Sound is sparsely used in the game but generally to good effect. There is a steady background ambient throughout that is much less intrusive than a full musical score. Mechanisms make realistic noises and Laura’s steps echo (though strangely, only when she goes up and down stairs). Voice work is limited to the paternal apparitions and occasional gasps from Laura, but this is for the best as the performances are less than stellar. The game also plays music any time a significant event occurs. Like Laura, this can get a bit over-theatrical at times, playing dramatic chords to announce a new disturbing scene.
The puzzles are all fairly straightforward. There is no facility for combining inventory items and you only ever have access to a handful of locations at any one time. The last object you acquired is the one actively selected when opening the inventory, and it's invariably the item you need, which removes the standard search and selection in most adventures. As a result, most puzzles can be solved by merely wandering around the available locations resolutely looking at everything if no inspiration strikes. Any codes or lock combinations required are "hidden" in plain sight, including one that is quite literally painted in digits six inches high on a door.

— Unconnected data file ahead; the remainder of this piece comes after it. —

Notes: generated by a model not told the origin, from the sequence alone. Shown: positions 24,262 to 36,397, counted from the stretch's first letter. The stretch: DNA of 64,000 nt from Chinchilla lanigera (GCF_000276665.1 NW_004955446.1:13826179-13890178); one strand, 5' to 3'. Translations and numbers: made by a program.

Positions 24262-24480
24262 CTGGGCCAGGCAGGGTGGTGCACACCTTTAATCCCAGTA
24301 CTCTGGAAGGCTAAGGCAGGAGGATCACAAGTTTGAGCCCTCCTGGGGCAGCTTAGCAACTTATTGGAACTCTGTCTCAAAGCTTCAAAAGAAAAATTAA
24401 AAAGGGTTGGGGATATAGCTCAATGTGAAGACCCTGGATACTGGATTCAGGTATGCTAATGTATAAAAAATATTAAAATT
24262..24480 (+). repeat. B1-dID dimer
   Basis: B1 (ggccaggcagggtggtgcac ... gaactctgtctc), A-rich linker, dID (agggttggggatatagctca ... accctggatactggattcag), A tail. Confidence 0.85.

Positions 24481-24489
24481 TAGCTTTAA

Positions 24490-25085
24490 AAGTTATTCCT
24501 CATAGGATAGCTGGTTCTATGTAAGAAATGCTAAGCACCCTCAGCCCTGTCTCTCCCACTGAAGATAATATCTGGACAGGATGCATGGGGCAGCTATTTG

With this degree of simplicity, it is unlikely that any moderately experienced adventure gamer will need to resort to the in-game hint system, which is good, since it leaves a lot to be desired. The compact in Laura’s inventory from the start has magical abilities (Internet sources say it was a gift from her mother but neither the game nor the manual explain its origins) and looking in it shows you a picture of where you need to go next. However, this is only useful if you’ve actually seen the location shown and can recognise it from the small depiction presented, and after each use the compact gains a crack and eventually become useless.